They say people won't pay for content. They say that paywalls are stupid and that its just not monetizable.
Remember when they said that people wouldn't pay for music?
What Apple proved, and what I suspect is the issue with web content, is that monetization was a product problem. I never would have paid for music back in 1999 or 2000 when I was sporting my 64mb Creative Nomad, powered completely ilegally by Napster. Why? Because it was a tremendous pain in the ass. Search quality was low, I had no means of music discovery, and the device has what might have been the worst piece of software ever written.
Enter the seemless iPod + iTunes experience, and the next generation goes back to paying for music again as if no one had ever heard of Shawn Fanning.
Same goes for television. Why hasn't Avner Ronen taken over the world yet? Because plugging a computer into your TV is still just too goddamn hard for the average person. Cable is easy. You call them up, they send a redheaded guy with a box and you're done. People pay for cable because its one less thing they need to think about.
The same absolutely can't be said for web content. Despite over 15 plus years of progress, little has changed about the way we consume articles on the web since the internet started. It's still largely a desktop experience driven and produced by publishers clinging to siloed production and consumption experience. Discovery sucks, as does the multi-device experience. The best hope you have for sending me an article that I read is to e-mail it to me or DM me on Twitter—and to hope that wherever I’m reading the web, I’m also checking messaging services. Even so, there’s no “read” box, or way for me to share back, comment, etc. Unfortunately, as long as content is produced by people who send nastygrams to people building great consumption experiences, like Pulse, and who want us to download a new app for every site we visit, you can expect little change.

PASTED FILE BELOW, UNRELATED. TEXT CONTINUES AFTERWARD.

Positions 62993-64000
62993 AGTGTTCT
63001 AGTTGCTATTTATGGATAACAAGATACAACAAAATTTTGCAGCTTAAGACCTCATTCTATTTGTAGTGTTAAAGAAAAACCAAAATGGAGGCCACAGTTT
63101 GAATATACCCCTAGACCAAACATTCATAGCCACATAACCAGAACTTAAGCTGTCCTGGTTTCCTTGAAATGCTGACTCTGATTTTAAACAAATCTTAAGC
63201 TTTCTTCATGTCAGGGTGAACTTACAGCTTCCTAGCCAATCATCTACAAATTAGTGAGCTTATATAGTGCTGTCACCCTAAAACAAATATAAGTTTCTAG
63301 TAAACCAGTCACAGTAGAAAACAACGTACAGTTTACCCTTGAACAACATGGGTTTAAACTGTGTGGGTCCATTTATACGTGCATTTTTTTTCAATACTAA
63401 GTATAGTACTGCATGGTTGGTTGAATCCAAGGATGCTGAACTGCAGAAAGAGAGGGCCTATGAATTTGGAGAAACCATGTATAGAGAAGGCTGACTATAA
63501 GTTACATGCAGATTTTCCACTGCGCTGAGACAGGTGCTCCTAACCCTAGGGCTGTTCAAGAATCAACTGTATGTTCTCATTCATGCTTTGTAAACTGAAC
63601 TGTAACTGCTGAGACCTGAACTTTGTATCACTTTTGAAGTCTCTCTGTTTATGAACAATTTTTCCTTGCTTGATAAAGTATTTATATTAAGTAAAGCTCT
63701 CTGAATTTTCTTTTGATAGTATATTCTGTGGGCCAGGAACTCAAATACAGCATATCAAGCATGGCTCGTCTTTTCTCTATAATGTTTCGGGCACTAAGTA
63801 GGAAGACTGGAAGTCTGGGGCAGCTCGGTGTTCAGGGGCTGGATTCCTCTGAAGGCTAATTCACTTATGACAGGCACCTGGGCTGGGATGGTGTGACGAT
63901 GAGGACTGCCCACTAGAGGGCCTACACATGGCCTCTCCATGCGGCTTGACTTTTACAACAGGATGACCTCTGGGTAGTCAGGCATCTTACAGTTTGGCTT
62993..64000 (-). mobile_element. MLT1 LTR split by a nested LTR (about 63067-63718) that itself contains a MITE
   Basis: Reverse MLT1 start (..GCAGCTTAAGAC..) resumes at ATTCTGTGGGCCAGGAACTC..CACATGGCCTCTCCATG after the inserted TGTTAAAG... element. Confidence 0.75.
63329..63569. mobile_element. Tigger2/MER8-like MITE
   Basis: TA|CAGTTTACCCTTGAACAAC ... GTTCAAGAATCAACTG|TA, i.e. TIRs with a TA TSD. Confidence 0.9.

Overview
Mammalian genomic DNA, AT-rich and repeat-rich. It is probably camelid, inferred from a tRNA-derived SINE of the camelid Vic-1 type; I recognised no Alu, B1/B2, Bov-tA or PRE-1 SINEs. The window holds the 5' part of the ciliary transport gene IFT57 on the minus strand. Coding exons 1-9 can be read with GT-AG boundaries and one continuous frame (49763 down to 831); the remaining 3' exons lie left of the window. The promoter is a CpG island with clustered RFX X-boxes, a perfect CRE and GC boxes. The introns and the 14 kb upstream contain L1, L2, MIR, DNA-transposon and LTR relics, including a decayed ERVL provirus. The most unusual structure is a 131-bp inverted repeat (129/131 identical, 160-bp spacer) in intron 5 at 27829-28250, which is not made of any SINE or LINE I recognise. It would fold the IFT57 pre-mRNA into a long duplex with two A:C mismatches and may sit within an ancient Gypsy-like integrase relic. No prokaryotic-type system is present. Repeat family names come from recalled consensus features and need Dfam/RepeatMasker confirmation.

There are, however, glimmers of hope--small examples of features and efforts that paint a clearer picture of what a great product experience needs to be. The full experience is largely broken, but you're starting to get a sense of what a complete, end to end, net-native content stack should look like—one that works and is sustainable as a business.
Here are the things that I think a real web content consumption product should have which would enable better monetization—better ads, easy passage through paywalls where applicable, freemium features, etc:
1) Read Everywhere
Amazon is *nailing* this with books. The one-click Amazon to my Kindle experience is fantastic. What’s even more fantastic is that it also goes to my Kindle Android app. Click, I have a book everywhere I read.
This is one of the frustrations with Instapaper, because it’s very Apple-focused. Kindle integration is spotty at best, and there are no official Android or Blackberry solutions. This is going to get even more magnified with the Android tablets start coming out.
This is where Amazon is really missing the boat. Amazon uses the data of other humans, but not humans that you actually care about—which misses the opportunity created by influence. I don’t just want to read things that people like me read. I want to read things I “should” be reading because I want to keep up with certain people. The notion of followers and influence hierarchies is very powerful in the recommendation space. It also has social value. When I read what my friends are reading, I can now interact with them in different ways.